Jump to content
Sign in to follow this  
cheddatom

Cheddatom's Studio

Recommended Posts

yeh, good point, I guess I'll have to aim for £15/hr at the moment otherwise i'm not competing with local guys.

 

As soon as I have my location sorted I'll start a website and post some more info. Depending on the location it might have rehearsal rooms as well, which would help me scrape through the first year.

Share this post


Link to post
Share on other sites

I was actually talking about something like this with someone recently!

 

The more quality, high end gear you can get your hands on, the better, as this will provide a draw for other services you can offer, such as mixing and mastering.

 

Look at getting some AKG C414s (And U87s, but at £2k a pop...), then look into more specialist microphones. C414s are useful everywhere basically and everything else will just be there to provide something a bit different.

 

 

I'm interested in how much people would be prepared to pay for mixing as I'm trying to gain more experience there and tired of only having my own stuff to work with.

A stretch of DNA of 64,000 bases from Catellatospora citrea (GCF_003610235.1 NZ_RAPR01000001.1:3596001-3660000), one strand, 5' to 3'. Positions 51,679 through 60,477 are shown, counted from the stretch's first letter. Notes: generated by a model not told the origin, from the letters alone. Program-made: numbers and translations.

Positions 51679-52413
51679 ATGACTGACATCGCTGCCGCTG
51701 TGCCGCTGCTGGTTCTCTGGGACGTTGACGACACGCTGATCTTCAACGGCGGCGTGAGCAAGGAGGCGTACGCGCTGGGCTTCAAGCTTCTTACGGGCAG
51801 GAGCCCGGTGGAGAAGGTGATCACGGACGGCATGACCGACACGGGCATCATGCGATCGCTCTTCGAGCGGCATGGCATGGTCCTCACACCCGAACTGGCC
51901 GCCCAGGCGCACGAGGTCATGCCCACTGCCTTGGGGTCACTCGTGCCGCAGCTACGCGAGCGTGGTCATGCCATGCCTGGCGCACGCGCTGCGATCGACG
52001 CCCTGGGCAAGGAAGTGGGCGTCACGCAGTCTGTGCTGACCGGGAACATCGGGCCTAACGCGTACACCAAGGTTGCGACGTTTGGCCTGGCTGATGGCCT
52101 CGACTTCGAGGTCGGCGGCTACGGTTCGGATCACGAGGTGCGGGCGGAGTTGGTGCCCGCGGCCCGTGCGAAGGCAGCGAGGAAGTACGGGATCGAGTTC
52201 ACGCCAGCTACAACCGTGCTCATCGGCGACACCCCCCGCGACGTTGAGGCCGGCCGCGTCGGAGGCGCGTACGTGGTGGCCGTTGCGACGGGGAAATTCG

Share this post


Link to post
Share on other sites

How much would you pay for a 10 hour studio session, if the engineer promised "professional results"?

It depends on many factors in my opinion - the equipment, the quality of the live space available, the experience of the engineer and reputation of the studio. I would like to think around £350-400 for an average 'high quality' studio with a nice live room and plenty of space for bands to get creative. However, realistically I would say around £250-300 in order to attract more business in general and encourage local clients to use the studio on a more regular basis.

How many songs do you think you can get to "professional standard" in one 10 hour session?

Again, from personal experience it is down to two main factors - the way in which the music will be tracked and how tight the band are. If you want a really solid recording and don't want to be editing for a week after tracking then you are looking for a band that are well rehearsed - even then I would allow a good 2 hours minimum for complete setup, patching, testing the lines, soundchecking/phase and getting it sounding very good on the way in. I think 2 tracks would be a push in 10 hours if you wanted a professional result with plenty of takes to choose from and to get the song 'nailed' by the performers and as an engineer.

How far would you travel for a studio? What would motivate you... price or quality/reputation?